Normalization of deviance a constant risk

December 2008
Healthcare Risk Management;Dec2008, Vol. 30 Issue 12, p137
The article provides information on the risk of normalization of deviance in health care in the U.S.


Related Articles

  • Commitment Devices to Improve Unhealthy Behaviors. Blondon, Katherine // JAMA: Journal of the American Medical Association;10/15/2014, Vol. 312 Issue 15, p1591 

    A letter to the editor is presented in response to the article "Commitment Devices: Using Initiatives to Change Behavior," by T. Rogers, K. L. Milkman, and K. G. Volpp, which appeared in a 2014 issue.

  • Commitment Devices to Improve Unhealthy Behaviors. Rogers, Todd; Milkman, Katherine L.; Volpp, Kevin G. // JAMA: Journal of the American Medical Association;10/15/2014, Vol. 312 Issue 15, p1592 

    The authors' reply to a letter to the editor in response to their article "Commitment Devices: Using Initiatives to Change Behavior," by T. Rogers, K. L. Milkman, and K. G. Volpp, which appeared in a 2014 issue, is presented.

  • Helping patients make better decisions: how to apply behavioral economics in clinical practice. Courtney, Maureen Reni; Spivey, Christy; Daniel, Kathy M. // Patient Preference & Adherence;2014, Vol. 8, p1503 

    Clinicians are committed to effectively educating patients and helping them to make sound decisions concerning their own health care. However, how do clinicians determine what is effective education? How do they present information clearly and in a manner that patients understand and can use to...

  • Intervention Taxonomy (ITAX): Describing Essential Features of Interventions. Schulz, Richard; Czaja, Sara J.; McKay, James R.; Ory, Marcia G.; Belle, Steven H. // American Journal of Health Behavior;Nov/Dec2010, Vol. 34 Issue 6, p811 

    Objectives: To identify key features of interventions that need to be considered in the design, execution, and reporting of interventions. Methods: Based on prior work on decomposing psychosocial and clinical interventions, current guidelines for describing interventions, and a review of a broad...

  • Translation From Research to Practice: Community Dissemination of a Telephone-Delivered Physical Activity and Dietary Behavior Change Intervention. Goode, Ana D.; Owen, Neville; Reeves, Marina M.; Eakin, Elizabeth G. // American Journal of Health Promotion;Mar/Apr2012, Vol. 26 Issue 4, p253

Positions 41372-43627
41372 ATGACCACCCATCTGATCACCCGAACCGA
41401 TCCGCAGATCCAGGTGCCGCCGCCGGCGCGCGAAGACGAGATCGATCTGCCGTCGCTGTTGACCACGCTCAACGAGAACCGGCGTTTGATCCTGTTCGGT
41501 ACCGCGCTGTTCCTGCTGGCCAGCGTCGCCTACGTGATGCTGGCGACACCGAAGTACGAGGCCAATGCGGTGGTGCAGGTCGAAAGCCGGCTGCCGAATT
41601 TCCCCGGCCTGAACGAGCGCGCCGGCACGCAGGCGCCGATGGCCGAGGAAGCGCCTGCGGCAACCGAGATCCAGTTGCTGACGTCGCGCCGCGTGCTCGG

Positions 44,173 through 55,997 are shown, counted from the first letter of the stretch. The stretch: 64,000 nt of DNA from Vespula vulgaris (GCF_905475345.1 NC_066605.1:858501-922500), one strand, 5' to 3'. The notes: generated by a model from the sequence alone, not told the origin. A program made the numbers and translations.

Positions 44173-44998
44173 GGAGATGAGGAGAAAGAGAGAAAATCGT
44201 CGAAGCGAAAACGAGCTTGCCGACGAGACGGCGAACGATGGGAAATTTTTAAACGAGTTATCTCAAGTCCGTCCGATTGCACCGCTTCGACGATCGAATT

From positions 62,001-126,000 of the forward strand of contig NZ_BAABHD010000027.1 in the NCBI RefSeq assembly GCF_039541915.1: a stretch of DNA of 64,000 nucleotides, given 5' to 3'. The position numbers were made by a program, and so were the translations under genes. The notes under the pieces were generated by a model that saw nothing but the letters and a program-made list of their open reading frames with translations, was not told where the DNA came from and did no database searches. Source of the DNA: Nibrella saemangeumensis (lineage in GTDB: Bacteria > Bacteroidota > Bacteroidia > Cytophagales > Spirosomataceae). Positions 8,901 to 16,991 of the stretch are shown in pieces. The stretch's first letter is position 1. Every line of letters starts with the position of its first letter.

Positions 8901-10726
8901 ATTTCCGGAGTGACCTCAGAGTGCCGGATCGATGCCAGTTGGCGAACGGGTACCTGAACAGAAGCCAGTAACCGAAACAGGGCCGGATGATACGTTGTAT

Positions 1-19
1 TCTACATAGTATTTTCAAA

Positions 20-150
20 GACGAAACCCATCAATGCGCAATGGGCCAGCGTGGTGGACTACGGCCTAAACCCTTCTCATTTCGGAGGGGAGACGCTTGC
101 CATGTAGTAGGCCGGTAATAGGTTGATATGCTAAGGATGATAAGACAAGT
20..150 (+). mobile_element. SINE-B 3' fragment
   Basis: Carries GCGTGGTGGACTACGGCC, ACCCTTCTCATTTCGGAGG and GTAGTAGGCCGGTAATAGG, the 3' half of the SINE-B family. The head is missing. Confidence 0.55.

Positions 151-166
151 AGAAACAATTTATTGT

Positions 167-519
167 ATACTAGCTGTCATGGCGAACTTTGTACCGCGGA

Purpose: To describe the process of translating an evidence-based, telephone-delivered physical activity and dietary behavior change intervention from research into practice. Design: Descriptive case study. Setting/Subjects: Nongovernment, primary medical care-based community health...

  • Towards a sociology of knowledge translation: the importance of being dis-interested in knowledge translation. Kitto, Simon; Sargeant, Joan; Reeves, Scott; Silver, Ivan // Advances in Health Sciences Education;May2012, Vol. 17 Issue 2, p289 

    Over the last 15 years there has been an increasingly energetic search for theories and definitions in the burgeoning area of knowledge translation (KT) in the health care context. The focus has been on the design and evaluation of KT activities with little attention to developing a considered...

  • Cognitive behavioural therapy significantly improves hypochondriacal symptoms. Neziroglu, Fugen // Evidence Based Mental Health;Nov2004, Vol. 7 Issue 4, p118 

    The article presents an answer to the clinical question related to the effectiveness of cognitive behavioral therapy (CBT) for the treatment of hypochondriasis. This study claims to be the first to clearly look at the efficacy of CBT in a hypochondriacal patient population. Two groups...

  • Opportunities for early intervention being missed in people with alcohol-related illness.  // British Journal of Hospital Medicine (17508460);Jul2013, Vol. 74 Issue 7, p369 

    The article exposes the failure of hospitals in Great Britain to save the lives of people with alcohol-related liver disease, according to a 2013 National Confidential Enquiry Into Patient Outcome and Death (NCEPOD) report.

  • The Key to Individualized Addiction Treatment is Comprehensive Assessment and Monitoring of Symptoms and Behavioral Change. Hilton, Thomas F.; Pilkonis, Paul A. // Behavioral Sciences (2076-328X);2015, Vol. 5 Issue 4, p477 

    Modern health services now strive for individualized treatment. This approach has been enabled by the increase in knowledge derived from neuroscience and genomics. Substance use disorders are no exception to individualized treatment even though there are no gene-specific medications yet...


Read the Article


Sorry, but this item is not currently available from your library.

Try another library?
Sign out of this library

Other Topics